• "A) The Sth1 protein was depleted by utilizing a conditional knock-down strain (STH1-TET) (Hughes et al., 2000) in which the endogenous promoter was replaced by a tetracycline titratable promoter. "
    [Show abstract] [Hide abstract]
    ABSTRACT: ATP-dependent chromatin remodelers regulate chromatin structure during multiple stages of transcription. We report that RSC, an essential chromatin remodeler, is recruited to the open reading frames (ORFs) of actively transcribed genes genome wide, suggesting a role for RSC in regulating transcription elongation. Consistent with such a role, Pol II occupancy in the ORFs of weakly transcribed genes is drastically reduced upon depletion of the RSC catalytic subunit Sth1. RSC inactivation also reduced histone H3 occupancy across transcribed regions. Remarkably, the strongest effects on Pol II and H3 occupancy were confined to the genes displaying the greatest RSC ORF enrichment. Additionally, RSC recruitment to the ORF requires the activities of the SAGA and NuA4 HAT complexes and is aided by the activities of the Pol II CTD Ser2 kinases Bur1 and Ctk1. Overall, our findings strongly implicate ORF-associated RSC in governing Pol II function and in maintaining chromatin structure over transcribed regions.
    Molecular Cell 12/2014; DOI:10.1016/j.molcel.2014.10.002 · 14.02 Impact Factor
  • Source
    • "The later is an important but complex question that is out of the scope of this study. Another goal of this work was to study whether the type of biological experiment underlying the data affects the functional content of inferred networks because different types of biological experiments are expected to capture somewhat complementary aspects of the cell (Jansen, 2001; Hughes et al., 2000). To our knowledge this is the first study explicitly comparing networks constructed from line cross data with networks constructed from treatment data. "
    [Show abstract] [Hide abstract]
    ABSTRACT: A fundamental goal of systems biology is to create models that describe relationships between biological components. Networks are an increasingly popular approach to this problem. However, a scientist interested in modeling biological (e.g., gene expression) data as a network is quickly confounded by the fundamental problem: how to construct the network? It is fairly easy to construct a network, but is it the network for the problem being considered? This is an important problem with three fundamental issues: How to weight edges in the network in order to capture actual biological interactions? What is the effect of the type of biological experiment used to collect the data from which the network is constructed? How to prune the weighted edges (or what cut-off to apply)? Differences in the construction of networks could lead to different biological interpretations. Indeed, we find that there are statistically significant dissimilarities in the functional content and topology between gene co-expression networks constructed using different edge weighting methods, data types, and edge cut-offs. We show that different types of known interactions, such as those found through Affinity Capture-Luminescence or Synthetic Lethality experiments, appear in significantly varying amounts in networks constructed in different ways. Hence, we demonstrate that different biological questions may be answered by the different networks. Consequently, we posit that the approach taken to build a network can be matched to biological questions to get targeted answers. More study is required to understand the implications of different network inference approaches and to draw reliable conclusions from networks used in the field of systems biology.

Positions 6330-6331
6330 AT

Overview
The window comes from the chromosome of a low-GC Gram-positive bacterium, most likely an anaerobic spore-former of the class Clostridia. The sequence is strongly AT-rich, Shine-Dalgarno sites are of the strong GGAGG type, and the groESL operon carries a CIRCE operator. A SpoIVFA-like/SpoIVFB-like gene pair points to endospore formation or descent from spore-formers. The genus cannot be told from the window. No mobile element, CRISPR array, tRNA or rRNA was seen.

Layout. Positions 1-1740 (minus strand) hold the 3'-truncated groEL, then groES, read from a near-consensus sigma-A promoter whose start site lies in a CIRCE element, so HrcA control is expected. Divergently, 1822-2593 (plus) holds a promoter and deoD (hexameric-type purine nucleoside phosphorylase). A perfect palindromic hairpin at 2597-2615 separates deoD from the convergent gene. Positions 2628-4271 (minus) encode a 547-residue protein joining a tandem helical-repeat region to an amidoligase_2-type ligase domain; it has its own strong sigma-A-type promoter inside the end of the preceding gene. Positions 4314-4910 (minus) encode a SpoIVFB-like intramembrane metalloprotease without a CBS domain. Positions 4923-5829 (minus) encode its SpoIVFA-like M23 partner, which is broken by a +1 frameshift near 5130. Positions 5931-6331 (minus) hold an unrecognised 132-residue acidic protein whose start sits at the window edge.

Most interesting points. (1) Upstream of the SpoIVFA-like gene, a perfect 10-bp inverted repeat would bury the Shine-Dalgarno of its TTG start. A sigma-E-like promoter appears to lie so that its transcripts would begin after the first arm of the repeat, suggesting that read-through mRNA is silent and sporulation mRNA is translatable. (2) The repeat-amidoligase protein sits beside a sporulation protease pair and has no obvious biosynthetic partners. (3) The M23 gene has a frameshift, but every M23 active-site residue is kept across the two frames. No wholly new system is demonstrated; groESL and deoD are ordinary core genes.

08/2014; 2(02):139-161. DOI:10.1017/nws.2014.13
Show more